By performing a few electrical checks and upgrading outdated electronics, not only will you make your home safer, but you will also make it more energy-efficient. Many electronics we use in our homes are low maintenance, but this doesn’t mean you should just forget all about them. You may spot a few electrical problems in your house by performing this simple but diligent walkthrough.
The energy-efficiency of your home greatly depends on its lighting. It accounts for about 12.5 percent of your energy bill. So, start by checking whether you have any CFL or incandescent bulbs in your home. A CFL light has a spiral shape and an incandescent bulb looks like your classic, old-school light bulb.
When it comes to energy efficiency, LED lights are your best bet, so consider replacing your old light bulbs with LED lighting. LED lights don’t contain harmful gases, are 90 percent more energy-efficient, and can last up to 20 years.
Check the lighting facts label and look for lumens when shopping for bulbs. Consider the brightness of the lights as well. Check with your energy utility service to see if they offer incentives such as rebates for the use of energy-efficient lighting. To reduce lighting use, consider using timers, dimmers, and sensors.
Electronics and Appliances
When it comes to wasting electricity, the electronics and appliances in your home may be the biggest culprit. The best thing to do would be to replace all of your old appliances with Energy-Star rated units, but that can get a bit pricey.
So, for starters, estimate the energy use of the appliances and electronics in your home. The process is easy, all you need is an electricity usage monitor. You should be able to find one in your local hardware store, and the most basic model shouldn’t cost more than $25.
This can help you figure out which appliance you should replace first. As your budget increases, you can replace the next least energy-efficient device, and so on.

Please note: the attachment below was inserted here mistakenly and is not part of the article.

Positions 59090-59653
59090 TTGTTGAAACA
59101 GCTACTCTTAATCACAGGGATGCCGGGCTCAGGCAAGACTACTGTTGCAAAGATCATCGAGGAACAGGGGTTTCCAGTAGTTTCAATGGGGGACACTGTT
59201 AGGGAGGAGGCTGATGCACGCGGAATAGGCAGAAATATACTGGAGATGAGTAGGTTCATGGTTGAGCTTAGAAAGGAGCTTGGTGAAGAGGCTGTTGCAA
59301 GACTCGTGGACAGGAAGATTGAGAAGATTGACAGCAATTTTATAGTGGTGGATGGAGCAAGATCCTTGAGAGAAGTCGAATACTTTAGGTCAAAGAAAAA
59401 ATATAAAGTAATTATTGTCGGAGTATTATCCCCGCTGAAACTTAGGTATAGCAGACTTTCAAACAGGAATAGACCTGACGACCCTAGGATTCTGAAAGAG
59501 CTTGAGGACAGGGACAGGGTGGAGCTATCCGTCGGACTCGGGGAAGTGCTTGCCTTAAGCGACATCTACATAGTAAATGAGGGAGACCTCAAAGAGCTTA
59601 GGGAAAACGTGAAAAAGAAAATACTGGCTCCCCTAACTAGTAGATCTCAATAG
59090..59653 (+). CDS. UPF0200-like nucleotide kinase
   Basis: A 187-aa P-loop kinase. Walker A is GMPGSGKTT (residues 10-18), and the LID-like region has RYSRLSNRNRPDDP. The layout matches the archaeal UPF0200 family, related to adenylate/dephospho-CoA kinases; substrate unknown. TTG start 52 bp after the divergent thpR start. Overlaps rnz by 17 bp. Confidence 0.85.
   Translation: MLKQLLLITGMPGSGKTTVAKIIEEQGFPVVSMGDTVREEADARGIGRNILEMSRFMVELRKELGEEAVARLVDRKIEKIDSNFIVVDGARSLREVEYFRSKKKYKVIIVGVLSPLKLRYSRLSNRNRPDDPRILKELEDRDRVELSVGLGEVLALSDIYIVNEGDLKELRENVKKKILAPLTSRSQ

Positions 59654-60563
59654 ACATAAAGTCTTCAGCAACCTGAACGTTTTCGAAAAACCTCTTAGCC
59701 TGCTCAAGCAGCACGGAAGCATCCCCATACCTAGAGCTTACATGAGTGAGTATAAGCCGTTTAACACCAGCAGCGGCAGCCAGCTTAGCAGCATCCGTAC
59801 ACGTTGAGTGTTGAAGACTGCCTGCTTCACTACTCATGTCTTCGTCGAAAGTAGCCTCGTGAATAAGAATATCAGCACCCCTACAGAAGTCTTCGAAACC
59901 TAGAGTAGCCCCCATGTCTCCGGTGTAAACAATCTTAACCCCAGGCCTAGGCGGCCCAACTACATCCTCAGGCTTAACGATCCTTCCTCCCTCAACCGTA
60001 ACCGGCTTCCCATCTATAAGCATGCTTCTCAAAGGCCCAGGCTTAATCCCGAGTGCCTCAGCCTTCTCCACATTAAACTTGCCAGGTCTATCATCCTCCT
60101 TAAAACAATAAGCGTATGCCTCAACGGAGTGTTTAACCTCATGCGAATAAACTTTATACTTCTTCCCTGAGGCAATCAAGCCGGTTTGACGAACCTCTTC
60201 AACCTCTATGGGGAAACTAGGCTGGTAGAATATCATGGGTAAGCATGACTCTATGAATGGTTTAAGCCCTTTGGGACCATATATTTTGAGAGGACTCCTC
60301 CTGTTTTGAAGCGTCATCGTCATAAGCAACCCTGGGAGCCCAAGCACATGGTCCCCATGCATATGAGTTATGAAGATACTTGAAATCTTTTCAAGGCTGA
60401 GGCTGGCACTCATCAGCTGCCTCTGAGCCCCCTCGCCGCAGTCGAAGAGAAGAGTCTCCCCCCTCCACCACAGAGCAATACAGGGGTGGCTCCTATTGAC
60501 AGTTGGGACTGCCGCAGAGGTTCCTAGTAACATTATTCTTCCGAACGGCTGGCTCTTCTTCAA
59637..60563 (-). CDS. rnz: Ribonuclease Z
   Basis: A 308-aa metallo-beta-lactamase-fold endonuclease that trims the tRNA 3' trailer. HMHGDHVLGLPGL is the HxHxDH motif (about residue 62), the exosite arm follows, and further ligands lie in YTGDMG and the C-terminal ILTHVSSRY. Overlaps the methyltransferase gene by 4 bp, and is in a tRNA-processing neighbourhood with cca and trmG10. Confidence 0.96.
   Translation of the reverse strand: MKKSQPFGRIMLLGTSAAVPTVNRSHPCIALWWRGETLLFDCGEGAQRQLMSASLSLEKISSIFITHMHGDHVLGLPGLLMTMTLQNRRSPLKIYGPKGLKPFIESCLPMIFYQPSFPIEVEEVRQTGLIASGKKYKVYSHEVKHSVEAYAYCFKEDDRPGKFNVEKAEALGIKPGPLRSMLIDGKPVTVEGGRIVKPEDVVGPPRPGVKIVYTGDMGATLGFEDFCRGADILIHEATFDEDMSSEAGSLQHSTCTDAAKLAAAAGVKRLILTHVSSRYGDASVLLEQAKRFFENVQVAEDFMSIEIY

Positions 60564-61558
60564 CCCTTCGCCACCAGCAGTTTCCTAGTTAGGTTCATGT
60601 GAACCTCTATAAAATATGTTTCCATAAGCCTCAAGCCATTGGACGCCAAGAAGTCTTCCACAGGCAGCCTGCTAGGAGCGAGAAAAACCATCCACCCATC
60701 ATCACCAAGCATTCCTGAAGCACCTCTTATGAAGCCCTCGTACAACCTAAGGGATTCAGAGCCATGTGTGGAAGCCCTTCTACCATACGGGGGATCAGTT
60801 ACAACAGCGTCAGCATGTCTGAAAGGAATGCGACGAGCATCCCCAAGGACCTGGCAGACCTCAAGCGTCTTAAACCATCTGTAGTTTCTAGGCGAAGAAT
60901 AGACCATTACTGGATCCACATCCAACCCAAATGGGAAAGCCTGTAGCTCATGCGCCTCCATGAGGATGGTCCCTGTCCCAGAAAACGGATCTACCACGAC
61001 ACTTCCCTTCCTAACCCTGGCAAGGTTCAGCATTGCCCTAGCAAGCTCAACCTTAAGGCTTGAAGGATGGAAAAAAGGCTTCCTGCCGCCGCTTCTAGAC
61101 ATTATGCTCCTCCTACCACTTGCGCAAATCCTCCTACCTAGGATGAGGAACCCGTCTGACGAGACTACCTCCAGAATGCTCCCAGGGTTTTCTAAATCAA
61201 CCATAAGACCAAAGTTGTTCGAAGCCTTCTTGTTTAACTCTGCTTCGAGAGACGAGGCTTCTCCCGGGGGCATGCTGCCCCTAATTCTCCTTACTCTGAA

Some devices consume electricity even when they are turned off. This is also known as a phantom load. To prevent phantom loads, be sure to unplug devices, adapters, and chargers when they are not in use.
However, no matter how eco-conscious you are, it’s easy to forget to turn off or unplug items, especially when you are leaving home in a hurry.
If this home electrical check often slips your mind, consider purchasing smart power strips. A smart power strip is a small device that helps you cut the use of electricity. This device detects when an electrical item is in standby mode and shuts them off.
Check Your HVAC System
To ensure your HVAC system is running up to par and not wasting electricity, schedule professional maintenance in spring and fall. If your HVAC system is over 15 years old, the most cost-efficient and energy-efficient solution is to replace it.
If you suspect your HVAC system is using more electricity than necessary, consider installing a programmable thermostat. It will allow you to set the heating and cooling programs according to a daily or weekly schedule.
Check for Exposed Wires
Exposed wires don’t necessarily waste energy, but they can be a safety hazard—and they often go unnoticed. You should visually inspect all the visible wires in your house for cracks and splits, but especially the ones in your attic or basement.
Look for signs of chewing because rodents like to nibble on wires. If you have a mice problem, you will have to take care of it first.
If you really need to move the exposed wires, be sure to use insulated gloves, or, even better, call an electrician. If the exposed wire is on a cord that you can unplug, you may be able to repair it with electrical tape.
Manage Power Settings
Even the smallest checks and changes can lead to big energy savings. For instance, you can turn on energy saver mode on your laptop or computer. You can also remove the screen saver. By managing the power settings on your laptop, you can prolong the battery’s life and cut electricity consumption.
When doing laundry, you can set your washing machine to cold wash. This will save 90 percent of the electricity that would’ve been used to heat the water. Be sure to wait until you have a full load.
See If Outlets and Switches Are Hot to the Touch
Warmth coming from an outlet or switch is a bad sign, but heat is even worse. If an outlet is warm to the touch, there is probably an issue with the item that is plugged into it. It can also mean that the wiring is damaged or outdated. If you have this problem, simply remove the plug from the outlet and call an electrician.
If the outlet is hot to the touch, a fire may be brewing in the circuit. Turn off the circuit that is powering that outlet and call an electrical professional immediately.
by Kevin Jefferson
Kevin has gone through an extensive home renovation with his son, which he has both thoroughly enjoyed, and dreaded every morning. He is now the proud owner of half his dream house (the other half has been waiting for spring). You can read more of Kevin’s work on PlainHelp.